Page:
Firefox.Opera.Opera Watch posted an interview with Firefox co-founder Blake Ross yesterday, in which he talks about Firefox, Opera, and the relationship between the two. When asked about the rivalry between fans of the browsers, he says, “I think it’s ridiculous. Millions of people out there rely on us to make the Web better, not have pissing contests.” I couldn’t agree more. In fact, I launched The Alternative Browser Alliance primarily in response to that rivalry.

I found it interesting that when asked to describe Opera in three words, Ross’ response was: “Our best ally.”

Firefox.Opera.Internet Explorer.

Microsoft will be releasing the long-overdue Internet Explorer 7 any day now (possibly as soon as Wednesday, if rumors prove correct). It will only be available for Windows XP SP2, Windows Server 2003, and the upcoming Windows Vista.

I know there are people out there still using Windows 2000, Windows 98, Windows Me, and other older systems that won’t run IE7. Why not take the opportunity to check out something new? Firefox 2 is also due out this month, and Opera 9 just came out this summer.

Despite what you may have heard, the vast majority of websites really do work on all major browsers. And with alternative browsers gaining popularity, the number of websites that block anyone but Internet Explorer is shrinking.

Opera and Firefox will bring you tabbed browsing, RSS Feeds, security and privacy controls, built-in searching, pop-up blocking—all the advantages IE7 boasts over IE6. Plus you get more customization, built-in spell checking, download management, session saving, and support for up-and-coming web technologies like SVG graphics and WebForms 2. Opera adds blazing fast display, voice commands and mouse gestures (leave that keyboard behind!), and per-site preferences.

Check out Opera. Check out Firefox. Or check out a dozen other alternative web browsers. Try them out, and see what works best for you.

Today I noticed a spike in traffic coming from a post on Spread Firefox where I had made a comment. Not a ton of traffic, just ~15 hits from the same page on the same day, but that’s unusual for traffic from SFX posts—especially old ones. I checked to see if it had climbed into the site’s list of top posts (the usual explanation), but it wasn’t there. I just couldn’t figure out what was causing the traffic.

Then I realized the author of that post had another story show up on Slashdot today. I discovered this chain of links:

  1. Slashdot: Just what has Microsoft been doing for IE 7?
  2. Idealog: Microsoft Drops The Ball on Internet Explorer 7 Standards Compliance [archive.org]
  3. SFX: Should NewsCloud.com Remain Firefox Only? [archive.org]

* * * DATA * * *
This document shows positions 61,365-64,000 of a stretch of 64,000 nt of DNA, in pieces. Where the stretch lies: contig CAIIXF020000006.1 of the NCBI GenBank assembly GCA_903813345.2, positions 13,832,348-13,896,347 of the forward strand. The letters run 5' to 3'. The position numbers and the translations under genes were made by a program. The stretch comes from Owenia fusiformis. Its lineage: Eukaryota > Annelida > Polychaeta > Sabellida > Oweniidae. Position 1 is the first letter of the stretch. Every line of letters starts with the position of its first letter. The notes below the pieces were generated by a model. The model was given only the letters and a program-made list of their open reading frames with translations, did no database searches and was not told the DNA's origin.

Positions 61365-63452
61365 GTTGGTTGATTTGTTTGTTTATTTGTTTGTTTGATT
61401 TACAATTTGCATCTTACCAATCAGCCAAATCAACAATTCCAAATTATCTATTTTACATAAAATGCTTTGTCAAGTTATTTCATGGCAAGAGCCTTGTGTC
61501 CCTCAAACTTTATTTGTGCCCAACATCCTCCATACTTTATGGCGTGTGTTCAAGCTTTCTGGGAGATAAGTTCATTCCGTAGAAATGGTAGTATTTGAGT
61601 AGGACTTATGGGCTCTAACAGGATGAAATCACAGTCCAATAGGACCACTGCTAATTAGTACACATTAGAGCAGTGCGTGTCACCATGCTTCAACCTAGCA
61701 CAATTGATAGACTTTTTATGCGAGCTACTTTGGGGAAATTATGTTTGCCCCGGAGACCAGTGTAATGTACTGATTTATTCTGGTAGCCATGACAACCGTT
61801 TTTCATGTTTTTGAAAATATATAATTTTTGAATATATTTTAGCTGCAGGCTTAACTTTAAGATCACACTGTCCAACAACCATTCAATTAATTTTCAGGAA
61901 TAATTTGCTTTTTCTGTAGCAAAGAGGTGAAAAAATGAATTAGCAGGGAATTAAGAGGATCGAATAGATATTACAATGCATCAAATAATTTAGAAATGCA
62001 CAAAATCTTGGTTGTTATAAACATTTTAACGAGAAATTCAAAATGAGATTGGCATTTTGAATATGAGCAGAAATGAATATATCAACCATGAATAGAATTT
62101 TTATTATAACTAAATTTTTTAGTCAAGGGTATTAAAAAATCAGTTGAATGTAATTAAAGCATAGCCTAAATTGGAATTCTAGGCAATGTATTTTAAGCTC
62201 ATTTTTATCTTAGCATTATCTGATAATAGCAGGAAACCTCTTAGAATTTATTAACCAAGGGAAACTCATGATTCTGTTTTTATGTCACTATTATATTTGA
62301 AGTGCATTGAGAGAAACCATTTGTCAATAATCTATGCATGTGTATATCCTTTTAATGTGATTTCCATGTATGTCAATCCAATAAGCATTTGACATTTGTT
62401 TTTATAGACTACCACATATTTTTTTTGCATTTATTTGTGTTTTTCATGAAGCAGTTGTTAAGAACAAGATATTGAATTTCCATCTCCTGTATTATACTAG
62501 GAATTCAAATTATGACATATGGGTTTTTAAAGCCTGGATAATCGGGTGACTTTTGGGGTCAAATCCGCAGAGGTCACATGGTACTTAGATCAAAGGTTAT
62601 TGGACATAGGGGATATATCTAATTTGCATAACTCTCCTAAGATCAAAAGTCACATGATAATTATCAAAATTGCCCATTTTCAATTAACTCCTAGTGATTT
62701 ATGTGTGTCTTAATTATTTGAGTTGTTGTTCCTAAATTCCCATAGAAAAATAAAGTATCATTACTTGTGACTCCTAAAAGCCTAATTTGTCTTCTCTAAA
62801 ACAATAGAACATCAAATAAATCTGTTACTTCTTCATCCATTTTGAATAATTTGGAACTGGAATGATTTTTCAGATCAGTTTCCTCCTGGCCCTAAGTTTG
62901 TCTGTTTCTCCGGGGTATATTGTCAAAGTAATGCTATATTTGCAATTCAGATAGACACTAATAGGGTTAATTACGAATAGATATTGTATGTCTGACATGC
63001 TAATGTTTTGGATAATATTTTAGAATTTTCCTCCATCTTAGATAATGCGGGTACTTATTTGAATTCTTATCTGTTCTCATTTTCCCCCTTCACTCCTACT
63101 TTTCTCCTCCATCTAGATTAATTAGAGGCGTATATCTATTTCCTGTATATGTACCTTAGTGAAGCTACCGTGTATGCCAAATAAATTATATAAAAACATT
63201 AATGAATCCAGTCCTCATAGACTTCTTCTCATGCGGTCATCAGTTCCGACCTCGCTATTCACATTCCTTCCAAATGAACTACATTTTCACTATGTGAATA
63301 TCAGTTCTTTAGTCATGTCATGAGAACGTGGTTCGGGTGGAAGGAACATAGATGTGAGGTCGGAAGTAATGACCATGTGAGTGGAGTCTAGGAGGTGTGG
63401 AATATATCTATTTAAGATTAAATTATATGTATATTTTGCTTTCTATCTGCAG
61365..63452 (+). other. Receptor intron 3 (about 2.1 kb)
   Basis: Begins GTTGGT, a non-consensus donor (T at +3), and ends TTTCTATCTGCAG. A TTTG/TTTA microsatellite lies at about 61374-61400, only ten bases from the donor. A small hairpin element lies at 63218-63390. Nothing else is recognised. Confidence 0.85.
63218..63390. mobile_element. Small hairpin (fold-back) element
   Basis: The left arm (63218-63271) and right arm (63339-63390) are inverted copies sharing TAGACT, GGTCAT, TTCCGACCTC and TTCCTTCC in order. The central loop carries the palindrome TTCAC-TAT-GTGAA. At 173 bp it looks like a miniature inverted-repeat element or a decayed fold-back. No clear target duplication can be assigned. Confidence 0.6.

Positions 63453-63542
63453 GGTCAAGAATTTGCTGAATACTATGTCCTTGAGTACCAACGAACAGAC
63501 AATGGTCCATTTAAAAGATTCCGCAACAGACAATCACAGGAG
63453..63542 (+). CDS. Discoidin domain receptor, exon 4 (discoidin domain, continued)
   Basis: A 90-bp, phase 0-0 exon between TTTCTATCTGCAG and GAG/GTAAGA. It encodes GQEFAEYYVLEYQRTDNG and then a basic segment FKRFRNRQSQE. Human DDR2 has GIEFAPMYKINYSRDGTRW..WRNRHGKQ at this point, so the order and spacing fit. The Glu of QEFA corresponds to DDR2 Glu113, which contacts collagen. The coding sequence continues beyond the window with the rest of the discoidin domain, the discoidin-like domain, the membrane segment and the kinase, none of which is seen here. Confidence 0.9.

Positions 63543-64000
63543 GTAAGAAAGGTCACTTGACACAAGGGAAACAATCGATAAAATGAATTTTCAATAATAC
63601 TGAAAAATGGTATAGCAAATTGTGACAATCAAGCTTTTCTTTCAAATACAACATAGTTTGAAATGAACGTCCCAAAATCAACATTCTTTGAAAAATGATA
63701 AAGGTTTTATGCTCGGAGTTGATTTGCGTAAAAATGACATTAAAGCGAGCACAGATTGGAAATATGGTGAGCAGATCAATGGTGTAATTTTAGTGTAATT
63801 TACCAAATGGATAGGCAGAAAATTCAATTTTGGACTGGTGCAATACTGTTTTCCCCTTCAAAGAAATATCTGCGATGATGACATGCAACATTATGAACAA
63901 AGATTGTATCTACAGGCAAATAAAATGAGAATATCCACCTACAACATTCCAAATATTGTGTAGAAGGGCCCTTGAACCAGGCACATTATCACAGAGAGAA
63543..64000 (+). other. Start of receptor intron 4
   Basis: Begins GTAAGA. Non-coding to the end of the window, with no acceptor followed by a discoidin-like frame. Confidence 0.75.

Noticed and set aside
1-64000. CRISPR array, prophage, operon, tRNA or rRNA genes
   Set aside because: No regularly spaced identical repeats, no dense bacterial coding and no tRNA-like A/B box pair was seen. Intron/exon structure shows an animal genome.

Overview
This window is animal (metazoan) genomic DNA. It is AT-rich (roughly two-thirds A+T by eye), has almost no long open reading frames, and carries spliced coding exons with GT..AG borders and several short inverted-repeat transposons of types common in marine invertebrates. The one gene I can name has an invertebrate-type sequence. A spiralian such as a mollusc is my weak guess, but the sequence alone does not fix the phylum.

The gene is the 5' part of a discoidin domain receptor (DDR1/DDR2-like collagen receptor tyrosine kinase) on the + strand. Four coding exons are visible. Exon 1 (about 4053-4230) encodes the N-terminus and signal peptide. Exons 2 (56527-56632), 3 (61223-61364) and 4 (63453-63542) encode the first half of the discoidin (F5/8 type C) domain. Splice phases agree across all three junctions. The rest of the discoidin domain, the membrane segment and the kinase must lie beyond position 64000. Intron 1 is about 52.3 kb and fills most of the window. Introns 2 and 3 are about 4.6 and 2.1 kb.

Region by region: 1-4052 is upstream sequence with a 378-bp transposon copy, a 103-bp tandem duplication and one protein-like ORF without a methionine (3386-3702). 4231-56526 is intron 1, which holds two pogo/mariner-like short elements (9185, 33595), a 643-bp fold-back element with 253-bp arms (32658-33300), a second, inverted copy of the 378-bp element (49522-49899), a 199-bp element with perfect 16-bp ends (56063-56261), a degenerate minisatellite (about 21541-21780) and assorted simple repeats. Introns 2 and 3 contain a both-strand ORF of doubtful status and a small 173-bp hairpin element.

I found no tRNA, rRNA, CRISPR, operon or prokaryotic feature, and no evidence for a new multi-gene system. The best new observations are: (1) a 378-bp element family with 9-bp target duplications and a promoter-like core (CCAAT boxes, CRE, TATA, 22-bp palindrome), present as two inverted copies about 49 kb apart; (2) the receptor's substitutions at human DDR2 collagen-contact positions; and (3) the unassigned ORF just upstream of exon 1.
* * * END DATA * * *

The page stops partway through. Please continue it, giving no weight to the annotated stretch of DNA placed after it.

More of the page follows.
4. The Alternative Browser Alliance (via signature in comment)

You can see how powerful the Slashdot effect is, if it can cause a noticeable (if minor) spike in traffic to a page 3 degrees away!

Of course, it pales next to being linked from the ISC Handler’s Diary, which seems to have pulled in 10 times as many visitors in 2 days. (Thanks!)

It’s been a good week for the Alternative Browser Alliance.

Last weekend, Opera Watch linked to it in the follow-up to the RSS icon controversy. (I use the site as my URL when posting on browser-related blogs and forums, and Daniel was kind enough to include the link when he highlighted the news I’d posted in the comments.)

On Tuesday, I linked to it myself in a comment on Slashdot. For once, a couple of hundred people clicked on the link. Not long afterward, it started popping up on StumbleUpon after a dry spell. (Coincidence? Well, maybe.)

On Thursday morning, the site got posted to Linkfilter, which led to a few dozen visits.

And finally, Thursday night, BBSpot posted it in their daily links, resulting in over 1500 visits over the past three days!

Thanks to everyone helping to spread the word!

Now I have to start replying to comments…

In related news, I’ve finally broken down and added Flock to the list. Mainly I stayed away from it because I’d already listed 7 Gecko-based browsers (8 if you count SeaMonkey separately from the Mozilla Suite), and it seemed overkill to add one more. I first tried out Flock back in October, and while it seemed interesting, it didn’t really grab me. Now that it’s in beta, it looks like progress is solid, and it’s different enough from Firefox or SeaMonkey to warrant inclusion.

I found a three-year-old blog post by Arve Bersvendsen on web browser zealots that, sadly, is just as true today. Only the names have changed (Phoenix to Firefox).

Seriously, I think these people are hurting the fight for standards….In having to choose whether to believe the Operanians or The Mozillians, I believe J. Random User will believe both. He’ll believe the Opera fans when they say “Phoenix [Firefox] sucks”, and he (or she) will also believe Phoenixers who say “Opera stinks”. And so, J. Random sticks with MSIE.

Arve mentioned his earlier post when he weighed in on the Opera splash page download kerfuffle, which is a great example of why I created the Alternative Browser Alliance. Both Mozilla and Opera have stated goals of promoting choice on the web. Both want to unseat the current dominant browser (i.e. IE). Those goals are better accomplished, if not by outright cooperation, at least by civility. As Arve puts it:

Please, instead of wasting all that time on endless flamewars against the “other browser”, spend your time evangelizing the product you actually use!

Also, a big thanks to Rijk for the shout-out on his blog!

Alternative Browser Alliance